NS: Most environmental NGOs in China are focused on local issues like water/air pollution and health issues. What are the challenges in working on a broader, regional or national level and linking to broader international issues like climate change?
There is a disconnect between international environmental issues and local environmental issues largely because of lack of information for Chinese NGOs. For example: for Chinese NGOs to understand the impact of climate change on the Arctic and Antarctic is abstract. They do not see this happening in person – if they saw it on television, read the newspaper they view it as something that is not immediately affecting their lives and something they cannot do much about.
But there are numerous local issues, I feel, that are their responsibility. Groups working on water pollution see the critical impact it has on daily lives of people living along the river. This motivates them to tackle issues which immediately affect them and can get support locally. They understand global issues but don’t see themselves engaged with them. If they begin to work on something which is viewed as abstract – people tend to argue about the need to tackle immediate and relevant local problems.
NS: How are NGOs juggling the often-conflicting tasks of both policing and partnering with government and business, as well as educating the public?
WB: I think ... we have come a long way [in] 10 years and you would be aware that the government has never been completely supportive of grass-roots and non-governmental efforts. But, many organizations are able to win the sympathy and support from many government officials in both central government and local government. The very existence of these environmental organizations alone proves that they have managed to survive and accumulate the manpower and the resources for them to perform better, and they have also been able to recruit a large number of volunteers.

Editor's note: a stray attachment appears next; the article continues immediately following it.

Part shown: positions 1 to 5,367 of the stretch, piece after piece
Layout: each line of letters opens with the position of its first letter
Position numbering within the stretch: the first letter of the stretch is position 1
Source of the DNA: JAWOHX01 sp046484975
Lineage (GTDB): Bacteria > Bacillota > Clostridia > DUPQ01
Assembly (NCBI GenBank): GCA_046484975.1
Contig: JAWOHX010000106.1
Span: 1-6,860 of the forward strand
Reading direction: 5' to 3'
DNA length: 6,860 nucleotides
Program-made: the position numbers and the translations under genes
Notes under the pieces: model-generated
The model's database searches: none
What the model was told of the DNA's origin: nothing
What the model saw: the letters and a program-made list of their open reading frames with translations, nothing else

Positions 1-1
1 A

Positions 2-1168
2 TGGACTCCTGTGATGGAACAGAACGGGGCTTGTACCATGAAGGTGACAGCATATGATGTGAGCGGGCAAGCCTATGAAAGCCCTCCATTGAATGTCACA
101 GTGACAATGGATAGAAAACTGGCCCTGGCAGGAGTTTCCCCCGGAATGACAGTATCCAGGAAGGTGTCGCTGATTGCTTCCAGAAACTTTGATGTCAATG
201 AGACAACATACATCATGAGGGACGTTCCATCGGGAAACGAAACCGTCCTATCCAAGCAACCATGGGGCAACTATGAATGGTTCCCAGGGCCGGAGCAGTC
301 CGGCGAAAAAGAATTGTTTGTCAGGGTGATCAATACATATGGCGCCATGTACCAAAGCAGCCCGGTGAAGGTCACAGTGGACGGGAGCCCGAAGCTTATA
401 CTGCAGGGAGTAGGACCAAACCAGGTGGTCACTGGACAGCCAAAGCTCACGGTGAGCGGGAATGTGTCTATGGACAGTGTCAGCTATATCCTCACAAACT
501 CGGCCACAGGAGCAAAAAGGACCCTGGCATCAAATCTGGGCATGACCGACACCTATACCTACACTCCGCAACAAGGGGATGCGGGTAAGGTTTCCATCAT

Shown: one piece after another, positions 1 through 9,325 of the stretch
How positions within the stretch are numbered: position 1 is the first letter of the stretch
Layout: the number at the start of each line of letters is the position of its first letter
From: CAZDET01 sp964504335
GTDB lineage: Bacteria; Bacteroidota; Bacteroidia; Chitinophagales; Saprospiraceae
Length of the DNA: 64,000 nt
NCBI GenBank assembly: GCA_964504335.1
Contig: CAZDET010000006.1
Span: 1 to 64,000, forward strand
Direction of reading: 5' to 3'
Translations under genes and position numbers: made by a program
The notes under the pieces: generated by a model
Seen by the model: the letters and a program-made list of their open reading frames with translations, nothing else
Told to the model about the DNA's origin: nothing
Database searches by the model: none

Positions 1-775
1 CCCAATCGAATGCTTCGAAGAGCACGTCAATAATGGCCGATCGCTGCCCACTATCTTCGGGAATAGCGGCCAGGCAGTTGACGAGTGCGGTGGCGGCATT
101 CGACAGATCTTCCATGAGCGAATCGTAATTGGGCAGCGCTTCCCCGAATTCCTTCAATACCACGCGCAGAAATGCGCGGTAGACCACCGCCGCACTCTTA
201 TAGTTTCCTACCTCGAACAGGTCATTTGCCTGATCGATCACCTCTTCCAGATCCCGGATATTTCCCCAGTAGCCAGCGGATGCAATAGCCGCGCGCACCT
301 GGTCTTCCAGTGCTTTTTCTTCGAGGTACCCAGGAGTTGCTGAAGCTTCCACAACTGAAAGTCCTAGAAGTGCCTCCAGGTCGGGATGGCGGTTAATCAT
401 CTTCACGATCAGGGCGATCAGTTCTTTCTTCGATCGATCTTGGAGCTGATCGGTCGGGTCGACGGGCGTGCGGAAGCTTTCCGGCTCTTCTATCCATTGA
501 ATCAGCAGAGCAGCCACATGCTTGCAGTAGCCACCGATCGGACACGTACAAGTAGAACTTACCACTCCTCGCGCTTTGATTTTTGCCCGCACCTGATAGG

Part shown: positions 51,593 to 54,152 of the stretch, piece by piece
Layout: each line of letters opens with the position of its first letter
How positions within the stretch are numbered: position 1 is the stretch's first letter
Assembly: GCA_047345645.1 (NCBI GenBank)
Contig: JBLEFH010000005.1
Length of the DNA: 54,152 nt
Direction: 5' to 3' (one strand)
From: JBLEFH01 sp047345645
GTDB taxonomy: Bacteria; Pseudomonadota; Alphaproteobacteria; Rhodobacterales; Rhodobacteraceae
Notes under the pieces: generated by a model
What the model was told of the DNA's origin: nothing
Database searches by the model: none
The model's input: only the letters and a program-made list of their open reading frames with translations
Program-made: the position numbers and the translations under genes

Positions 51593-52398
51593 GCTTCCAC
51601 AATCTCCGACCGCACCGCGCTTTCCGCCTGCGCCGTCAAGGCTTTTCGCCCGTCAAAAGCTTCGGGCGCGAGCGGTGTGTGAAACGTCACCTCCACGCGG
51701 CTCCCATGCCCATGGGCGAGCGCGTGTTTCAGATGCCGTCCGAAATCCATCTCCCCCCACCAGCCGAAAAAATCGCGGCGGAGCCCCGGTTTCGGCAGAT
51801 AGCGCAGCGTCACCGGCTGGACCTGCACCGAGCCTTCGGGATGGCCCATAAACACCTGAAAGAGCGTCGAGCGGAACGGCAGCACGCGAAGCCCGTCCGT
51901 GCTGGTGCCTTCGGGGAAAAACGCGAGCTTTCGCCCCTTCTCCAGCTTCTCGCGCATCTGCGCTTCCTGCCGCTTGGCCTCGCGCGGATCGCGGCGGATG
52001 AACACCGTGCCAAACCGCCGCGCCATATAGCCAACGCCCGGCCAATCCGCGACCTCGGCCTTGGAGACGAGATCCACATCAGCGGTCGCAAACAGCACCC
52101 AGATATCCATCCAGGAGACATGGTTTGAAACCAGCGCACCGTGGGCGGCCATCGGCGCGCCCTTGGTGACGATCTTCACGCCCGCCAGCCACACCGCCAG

I think the NGO community needs to realize that you cannot treat the government as an enemy. One needs to convince the government to make the right decisions through diplomatic tactics. It is important to hold the policy makers accountable and work with them at the same time. Have respect for individual government officials.
Communication skills are a must for NGOs to present issues to government and keep improving their performance, knowledge, and expertise.
NS: What role does the government play in regulating, and sometimes suppressing, these organizations? Is the recent government crackdown on foreign-funded NGOs like the Open Constitution Initiative the start of a longer-term trend, or is it part of the ebb and flow of government-NGO relations? How has the regulatory environment in China changed during your careers, and how have you responded?
WB: The Open Constitution Initiative works on human rights issues, which is a delicate issue in China. If you do not present yourselves well and touch the nerve of the government, the government can retaliate. I think it’s not very common and is a unique case. The government has not done much policing of NGOs unless they work on sensitive issues of human rights. Most of the NGOs work on soft and moderate issues, though there are NGOs which work on controversial issues – but they again take a moderate approach. Otherwise you jeopardize your long-term effectiveness.
Registration of NGOs has always been a sore point. It’s not easy to get registered without a government agency sponsoring you. I don’t think many NGOs register because it serves as a barrier with the government always watching you. Of course, if they can get a legal status, funding opportunities become easier. But they should not sacrifice their independence for the legitimacy within the Chinese system, because the system itself is not designed to support independent groups.
NS: What practical issues should international donors be aware of while funding in China? How are international NGOs helping their Chinese counterparts? What do Chinese NGOs have to teach to those in the West?
WB: International donors should be more culturally sensitive. They should understand that they have to consider local social reality in China and trust local voices.
It is important that international donors interact with local NGOs and support them with funding. There is a need for the environmental groups working in China to have a global voice and be represented at international forums.
I think NGOs in China demonstrate the dedication of working in very difficult situations. They struggle with resources to deal with such dramatic environmental problems. China is facing many environmental challenges, but the society itself is not really conducive to support the civil society development in China.
Next: "I am very optimistic about the future of the environmental movement in China."